As 25 year old relievers in A-ball go, Bob McCrory is one hell of a prospect. Of course, Bob McCrory is no ordinary A-ball reliever.
Equipped with one of the most electrifying arms in the organization, the burly right-hander from Mississippi has seen multiple injuries keep him from fulfilling the promise the Orioles saw in him when they made him a 4th round selection in 2003.
"The first year I signed, I had problem with my elbow and missed the whole year," McCrory told Inside The Warehouse. "I came back the next year and, mid-way through the season, my knee started giving me problems, so I had surgery on my left knee after the season. I came back from the knee rehab and everything and blew out my elbow my fifth start back from it. There've been a lot of injuries there."
Nevertheless, McCrory has persisted and is now closing games for the Frederick Keys. He now sits at 14 saves, with a 1.23 ERA and 22 strikeouts in as many innings. This is no surprise to many observers, who have long felt that McCrory needed only to stay healthy to succeed. In fact, McCrory's name was on the short list of players in the Orioles' organization being considered by other teams in the Rule 5 Draft this past off-season.
"I heard the rumors. It's always nice to be talked about and see your name places, but I didn't really look too much into it because it is kind of a long shot to get picked up when you've had two surgeries and have been pitching in Aberdeen the past two years. It was nice to be on the list, though."
Watching McCrory pitch, it is occasionally apparent that he needs some polish after so much time off. He has some bouts with control problems and is still prone to overthrowing when things aren't going his way. Still, it's rare to see a pitcher with his raw arm strength. And when he is on, he's one of the most dominating pitchers in the Carolina League.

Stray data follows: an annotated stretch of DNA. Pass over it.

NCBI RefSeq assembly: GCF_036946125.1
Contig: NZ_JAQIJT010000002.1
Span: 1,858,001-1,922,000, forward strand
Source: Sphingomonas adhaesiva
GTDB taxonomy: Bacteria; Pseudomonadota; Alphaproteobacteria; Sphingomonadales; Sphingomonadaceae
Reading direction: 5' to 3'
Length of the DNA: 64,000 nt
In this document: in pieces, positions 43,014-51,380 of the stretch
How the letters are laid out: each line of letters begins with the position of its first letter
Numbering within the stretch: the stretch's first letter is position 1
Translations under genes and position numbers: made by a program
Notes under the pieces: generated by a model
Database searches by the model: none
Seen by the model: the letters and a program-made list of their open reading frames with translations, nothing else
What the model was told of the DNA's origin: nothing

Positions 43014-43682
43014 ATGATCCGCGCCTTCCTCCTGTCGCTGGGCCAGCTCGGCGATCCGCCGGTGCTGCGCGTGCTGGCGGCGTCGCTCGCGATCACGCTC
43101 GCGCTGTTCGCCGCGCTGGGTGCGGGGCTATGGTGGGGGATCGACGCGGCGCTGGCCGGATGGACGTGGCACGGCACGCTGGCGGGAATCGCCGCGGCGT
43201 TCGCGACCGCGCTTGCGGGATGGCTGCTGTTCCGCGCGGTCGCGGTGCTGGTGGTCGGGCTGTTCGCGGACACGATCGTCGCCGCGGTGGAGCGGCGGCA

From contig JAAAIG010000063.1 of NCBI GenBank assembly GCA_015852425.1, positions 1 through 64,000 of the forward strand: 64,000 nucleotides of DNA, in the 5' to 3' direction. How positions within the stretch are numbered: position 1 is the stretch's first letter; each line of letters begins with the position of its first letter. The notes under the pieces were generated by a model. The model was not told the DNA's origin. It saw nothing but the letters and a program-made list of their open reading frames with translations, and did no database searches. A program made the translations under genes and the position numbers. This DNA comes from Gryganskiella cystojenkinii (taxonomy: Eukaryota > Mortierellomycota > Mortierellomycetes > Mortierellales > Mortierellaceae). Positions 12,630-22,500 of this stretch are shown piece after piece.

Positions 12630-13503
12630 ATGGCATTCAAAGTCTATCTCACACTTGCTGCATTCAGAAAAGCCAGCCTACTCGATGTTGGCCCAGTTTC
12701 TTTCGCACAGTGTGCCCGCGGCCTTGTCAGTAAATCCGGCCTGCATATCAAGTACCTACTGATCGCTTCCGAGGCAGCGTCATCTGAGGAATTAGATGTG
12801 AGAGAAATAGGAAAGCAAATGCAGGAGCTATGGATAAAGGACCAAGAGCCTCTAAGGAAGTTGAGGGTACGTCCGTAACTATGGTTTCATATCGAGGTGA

"I throw a fastball; I'm usually sitting anywhere from 94-96, topping out at 97, 98. I actually throw a curveball and a slider. The slider's usually around 84, 85. The curveball is in the low-80's. And I throw a changeup that's about 85 [MPH]."
"The curveball, I usually use it earlier in the count. It's more of a strike pitch for me and it's got more of the down bite to it. The slider has the slide and down [movement] to it and it's a little bit harder, so the slider is a bit more of a strikeout pitch than the curveball is."
After as much adversity as he has experienced in his career, Bob McCrory is hesitant to discuss long-term goals. He can only control how he pitches, not where he pitches.
"I want to go out and pitch well and whatever happens, happens. I just try to do my job every time out."
Michael Hollman is the Senior Writer for Inside The Warehouse and can be reached via email at Publisher@InsideTheWarehouse.com